Developing a Risk Management Program

December 31, 2018 | Health System Risk Management


The role of risk management in any business or operation is to protect the organization from losses. Risk management accomplishes this goal by identifying, evaluating, and reducing the likelihood of losses from the various risks the organization encounters. In healthcare, these risks can affect patients, staff, and others who visit the facility's premises, use its services, or do business with it, as well as the organization itself.

Healthcare risk management programs were initially developed in response to an unstable insurance marketplace in the late 1960s and mid to late 1970s, fueled by crises of insurance affordability and availability. Risk management programs were originally designed to better manage claims costs and create stability. Over time, the programs evolved to include risk identification and reporting, claims and litigation management, and risk financing. (Carroll "Where We've Been")

Recently, with attention on medical errors as the third leading cause of death in the United States (Makary and Daniel), healthcare leaders have made safety and quality of care among the top priorities for their organizations (Austin et al.). The focus of their efforts is error prevention and reduction of patient harm from errors.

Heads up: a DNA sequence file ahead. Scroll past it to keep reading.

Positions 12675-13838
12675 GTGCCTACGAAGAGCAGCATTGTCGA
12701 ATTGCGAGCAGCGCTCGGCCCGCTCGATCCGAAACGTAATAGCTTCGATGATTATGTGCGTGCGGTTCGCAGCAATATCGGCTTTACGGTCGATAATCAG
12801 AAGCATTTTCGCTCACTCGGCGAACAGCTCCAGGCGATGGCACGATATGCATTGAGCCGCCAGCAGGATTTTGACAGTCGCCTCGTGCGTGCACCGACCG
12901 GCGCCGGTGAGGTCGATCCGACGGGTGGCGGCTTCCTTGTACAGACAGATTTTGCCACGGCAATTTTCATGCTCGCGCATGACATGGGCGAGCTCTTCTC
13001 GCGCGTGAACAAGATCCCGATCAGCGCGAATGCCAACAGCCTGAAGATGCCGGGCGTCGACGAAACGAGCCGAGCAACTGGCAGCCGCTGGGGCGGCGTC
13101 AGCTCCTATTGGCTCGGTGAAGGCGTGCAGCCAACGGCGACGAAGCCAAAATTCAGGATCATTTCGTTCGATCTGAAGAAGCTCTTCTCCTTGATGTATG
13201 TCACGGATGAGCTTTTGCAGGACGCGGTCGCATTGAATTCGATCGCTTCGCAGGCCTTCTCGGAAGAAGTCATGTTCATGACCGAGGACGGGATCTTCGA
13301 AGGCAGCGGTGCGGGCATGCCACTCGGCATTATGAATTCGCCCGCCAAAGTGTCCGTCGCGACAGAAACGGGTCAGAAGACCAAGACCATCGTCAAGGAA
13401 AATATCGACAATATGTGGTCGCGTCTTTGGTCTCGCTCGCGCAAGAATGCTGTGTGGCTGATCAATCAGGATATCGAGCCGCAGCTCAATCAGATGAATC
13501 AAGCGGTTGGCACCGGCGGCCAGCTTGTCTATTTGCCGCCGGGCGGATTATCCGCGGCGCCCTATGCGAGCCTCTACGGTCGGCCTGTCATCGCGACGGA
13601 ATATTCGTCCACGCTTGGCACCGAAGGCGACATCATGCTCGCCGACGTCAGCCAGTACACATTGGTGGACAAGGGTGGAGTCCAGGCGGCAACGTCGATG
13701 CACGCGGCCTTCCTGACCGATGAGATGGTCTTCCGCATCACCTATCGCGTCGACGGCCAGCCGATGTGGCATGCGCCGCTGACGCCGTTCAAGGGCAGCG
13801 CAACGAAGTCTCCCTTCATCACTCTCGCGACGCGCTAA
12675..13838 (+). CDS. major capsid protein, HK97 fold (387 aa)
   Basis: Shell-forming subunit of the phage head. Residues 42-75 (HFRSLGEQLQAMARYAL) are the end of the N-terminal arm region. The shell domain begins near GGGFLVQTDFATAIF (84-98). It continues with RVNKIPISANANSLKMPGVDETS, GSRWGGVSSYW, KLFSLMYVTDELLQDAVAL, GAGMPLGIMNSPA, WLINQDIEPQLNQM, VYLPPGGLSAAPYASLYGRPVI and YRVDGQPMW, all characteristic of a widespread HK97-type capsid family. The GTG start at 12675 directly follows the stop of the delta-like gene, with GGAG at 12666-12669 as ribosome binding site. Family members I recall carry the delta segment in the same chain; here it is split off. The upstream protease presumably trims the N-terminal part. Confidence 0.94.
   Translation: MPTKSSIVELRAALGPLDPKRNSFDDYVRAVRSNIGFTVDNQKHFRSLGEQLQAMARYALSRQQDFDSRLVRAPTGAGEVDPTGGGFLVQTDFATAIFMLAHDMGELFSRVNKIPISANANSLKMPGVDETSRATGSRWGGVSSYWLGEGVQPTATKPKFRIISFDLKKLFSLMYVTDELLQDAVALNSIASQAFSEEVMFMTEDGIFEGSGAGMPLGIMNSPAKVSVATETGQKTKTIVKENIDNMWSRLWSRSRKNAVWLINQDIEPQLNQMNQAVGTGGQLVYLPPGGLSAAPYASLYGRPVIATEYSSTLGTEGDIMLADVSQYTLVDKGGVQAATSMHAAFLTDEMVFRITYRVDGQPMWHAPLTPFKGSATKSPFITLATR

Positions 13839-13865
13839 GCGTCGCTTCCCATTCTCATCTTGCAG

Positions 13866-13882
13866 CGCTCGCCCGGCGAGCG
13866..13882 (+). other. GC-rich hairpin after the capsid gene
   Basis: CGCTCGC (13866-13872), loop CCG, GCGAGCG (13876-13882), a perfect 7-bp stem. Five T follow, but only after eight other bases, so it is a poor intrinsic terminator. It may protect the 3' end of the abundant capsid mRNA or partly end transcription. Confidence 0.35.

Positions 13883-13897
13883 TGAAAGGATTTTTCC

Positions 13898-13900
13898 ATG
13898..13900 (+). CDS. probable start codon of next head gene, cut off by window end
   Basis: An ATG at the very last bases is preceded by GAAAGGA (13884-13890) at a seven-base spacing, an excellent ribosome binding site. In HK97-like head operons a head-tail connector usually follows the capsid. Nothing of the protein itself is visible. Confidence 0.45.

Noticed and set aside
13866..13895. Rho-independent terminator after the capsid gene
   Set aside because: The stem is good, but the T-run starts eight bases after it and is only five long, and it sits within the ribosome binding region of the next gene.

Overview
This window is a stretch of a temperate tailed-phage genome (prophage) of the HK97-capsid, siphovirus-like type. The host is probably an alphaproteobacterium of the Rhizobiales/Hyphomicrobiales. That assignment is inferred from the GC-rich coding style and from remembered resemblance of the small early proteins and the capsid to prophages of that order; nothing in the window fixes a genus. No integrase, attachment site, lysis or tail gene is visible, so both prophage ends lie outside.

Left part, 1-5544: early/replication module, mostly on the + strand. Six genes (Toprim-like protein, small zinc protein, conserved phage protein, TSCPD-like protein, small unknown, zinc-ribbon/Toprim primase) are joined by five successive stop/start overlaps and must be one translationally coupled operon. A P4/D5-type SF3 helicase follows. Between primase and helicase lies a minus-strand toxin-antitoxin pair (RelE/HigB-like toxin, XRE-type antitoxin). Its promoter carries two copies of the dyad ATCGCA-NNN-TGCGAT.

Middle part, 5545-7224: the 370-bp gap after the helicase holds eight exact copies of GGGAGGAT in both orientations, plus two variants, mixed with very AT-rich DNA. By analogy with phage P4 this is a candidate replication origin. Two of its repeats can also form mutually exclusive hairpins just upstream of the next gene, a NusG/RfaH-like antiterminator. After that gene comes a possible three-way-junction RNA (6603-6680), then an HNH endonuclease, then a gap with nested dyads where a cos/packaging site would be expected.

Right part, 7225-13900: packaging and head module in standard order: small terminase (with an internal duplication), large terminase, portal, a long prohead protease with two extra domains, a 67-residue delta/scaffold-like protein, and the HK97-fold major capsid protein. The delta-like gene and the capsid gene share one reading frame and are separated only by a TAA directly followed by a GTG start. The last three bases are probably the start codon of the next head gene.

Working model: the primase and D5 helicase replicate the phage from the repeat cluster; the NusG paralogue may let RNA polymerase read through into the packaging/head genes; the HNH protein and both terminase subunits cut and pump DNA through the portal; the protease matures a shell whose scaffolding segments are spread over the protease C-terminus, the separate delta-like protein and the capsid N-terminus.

​​Enterprise Risk Management: An Overview

Patient Safety, Risk, and Quality

In response, risk management departments at provider organizations have evolved from reactively managing and defending claims to proactively developing programs to ensure patient safety and therefore avert claims and lawsuits. As discussed in the guidance article Patient Safety, Risk, and Quality, risk managers have joined with their colleagues in patient safety and quality improvement to systematically identify the underlying causes of errors and implement organization-wide error prevention initiatives. Although patient safety is a major driver for risk management departments, healthcare organizations confront other risks beyond clinical ones, including legislative and regulatory compliance, workforce challenges, and natural and human-made disasters. ​...

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